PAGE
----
Of course, many shops have more than one press or more than one type of embroidery machine.* In the case of a screen shop with a manual and an automatic press, or an embroidery shop with two different types of machines - perhaps a single head and a four-head - you will need to allocate an appropriate portion of the annual expenses to each machine, and divide by the number of hours that machine produces. Your shop will end up with a different hourly rate for each press or machine type. That's good - they have different hourly capabilities as well. As you price jobs, one machine will give you the lower price at small quantities, but the other machine will net lower prices at the higher quantities due to efficiency gained. Giving your customer the lower price is advisable so long as you actually use that machine to produce the goods.**
So now you are armed with the knowledge as to how to arrive at a valid dollar-per-hour rate for the work your shop performs. Unfortunately, customers are highly unlikely to place an order if you tell them the price after you perform the order, keeping track of the time. The next step in the equation is to be able to reliably estimate the time involved in any job, no matter what garment you embellish. That too, is not actually very difficult. Keep those logs handy - they contain lots more valuable information. But at this point, you could say that we need to go our separate ways. Computations for screen printing and computations for embroidery will be slightly different. So please choose one of the links below to wrap up our discussing on pricing:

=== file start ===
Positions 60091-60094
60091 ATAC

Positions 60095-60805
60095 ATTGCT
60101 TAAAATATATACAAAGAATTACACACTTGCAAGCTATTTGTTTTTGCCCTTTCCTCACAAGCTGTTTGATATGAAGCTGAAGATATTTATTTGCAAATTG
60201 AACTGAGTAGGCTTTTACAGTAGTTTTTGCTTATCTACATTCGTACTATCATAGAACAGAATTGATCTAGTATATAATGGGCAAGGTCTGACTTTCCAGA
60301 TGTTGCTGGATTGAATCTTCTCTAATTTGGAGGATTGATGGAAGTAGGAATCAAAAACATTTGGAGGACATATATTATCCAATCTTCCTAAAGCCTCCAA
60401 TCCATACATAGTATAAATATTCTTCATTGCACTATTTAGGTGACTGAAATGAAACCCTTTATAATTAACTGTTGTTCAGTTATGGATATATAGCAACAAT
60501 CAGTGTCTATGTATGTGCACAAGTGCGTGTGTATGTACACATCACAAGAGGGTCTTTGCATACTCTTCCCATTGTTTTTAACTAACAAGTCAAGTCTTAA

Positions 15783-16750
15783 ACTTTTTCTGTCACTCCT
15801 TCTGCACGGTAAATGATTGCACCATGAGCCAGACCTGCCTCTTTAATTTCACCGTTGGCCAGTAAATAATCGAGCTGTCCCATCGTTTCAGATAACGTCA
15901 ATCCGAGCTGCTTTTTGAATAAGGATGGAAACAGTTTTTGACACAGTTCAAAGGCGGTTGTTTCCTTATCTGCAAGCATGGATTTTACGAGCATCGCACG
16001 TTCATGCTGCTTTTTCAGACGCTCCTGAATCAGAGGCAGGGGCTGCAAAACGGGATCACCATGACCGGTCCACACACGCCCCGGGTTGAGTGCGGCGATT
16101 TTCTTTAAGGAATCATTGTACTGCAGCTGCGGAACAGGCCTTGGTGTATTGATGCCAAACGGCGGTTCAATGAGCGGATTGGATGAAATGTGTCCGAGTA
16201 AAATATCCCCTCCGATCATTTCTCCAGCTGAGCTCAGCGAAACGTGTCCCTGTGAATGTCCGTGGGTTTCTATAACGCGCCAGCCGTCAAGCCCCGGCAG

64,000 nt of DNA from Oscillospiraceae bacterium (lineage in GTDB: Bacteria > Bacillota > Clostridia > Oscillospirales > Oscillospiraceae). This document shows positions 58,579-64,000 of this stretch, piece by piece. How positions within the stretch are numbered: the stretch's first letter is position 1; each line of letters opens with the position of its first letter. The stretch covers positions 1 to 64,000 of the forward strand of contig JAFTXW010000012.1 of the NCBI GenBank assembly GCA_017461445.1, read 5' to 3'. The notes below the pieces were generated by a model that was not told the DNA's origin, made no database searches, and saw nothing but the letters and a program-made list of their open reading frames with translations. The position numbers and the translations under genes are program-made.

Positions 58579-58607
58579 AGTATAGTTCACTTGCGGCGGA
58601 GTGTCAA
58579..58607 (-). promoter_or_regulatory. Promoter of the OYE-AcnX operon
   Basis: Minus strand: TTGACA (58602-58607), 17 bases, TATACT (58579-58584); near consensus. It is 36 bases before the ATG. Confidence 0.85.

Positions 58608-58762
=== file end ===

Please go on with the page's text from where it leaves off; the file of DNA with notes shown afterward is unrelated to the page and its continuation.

*All machines of a similar type are considered equal for costing purposes. If you have 2 single head embroidery machines in your shop, you would only create one machine type, and one hourly rate for pricing. You would combine the total hours from both machines to arrive at your total production hours. Likewise, if you own 2 manual 6-color screen presses, you would only create one hourly rate by combining the production hours of both presses.
**Example: Perhaps your embroidery company owns a single head embroidery machine and a twelve-head. The sewing field on the single head is roughly sixteen inches wide, but the twelve-head's sewing field is only eight inches wide. If you are quoting a large design on ninety jacket-backs, the twelve head will likely give a much better price than the single head, but it can't do the job.
*All ideas expressed in this post are the exclusively those of the author, and do not necessarily represent the policies or opinions of Decorated Apparel Magazine. The author represents that he or she is exclusively responsible for the content contained, and that he or she is the owner of any intellectual property used or expressed, and has the right to publish any statements or images contained herein. All content is offered 'as-is' and Decorated Apparel Magazine does not endorse or guarantee the accuracy of any statements contained in this or any other post. Your use of any advice or statements of fact or opinion offered are completely at your own risk.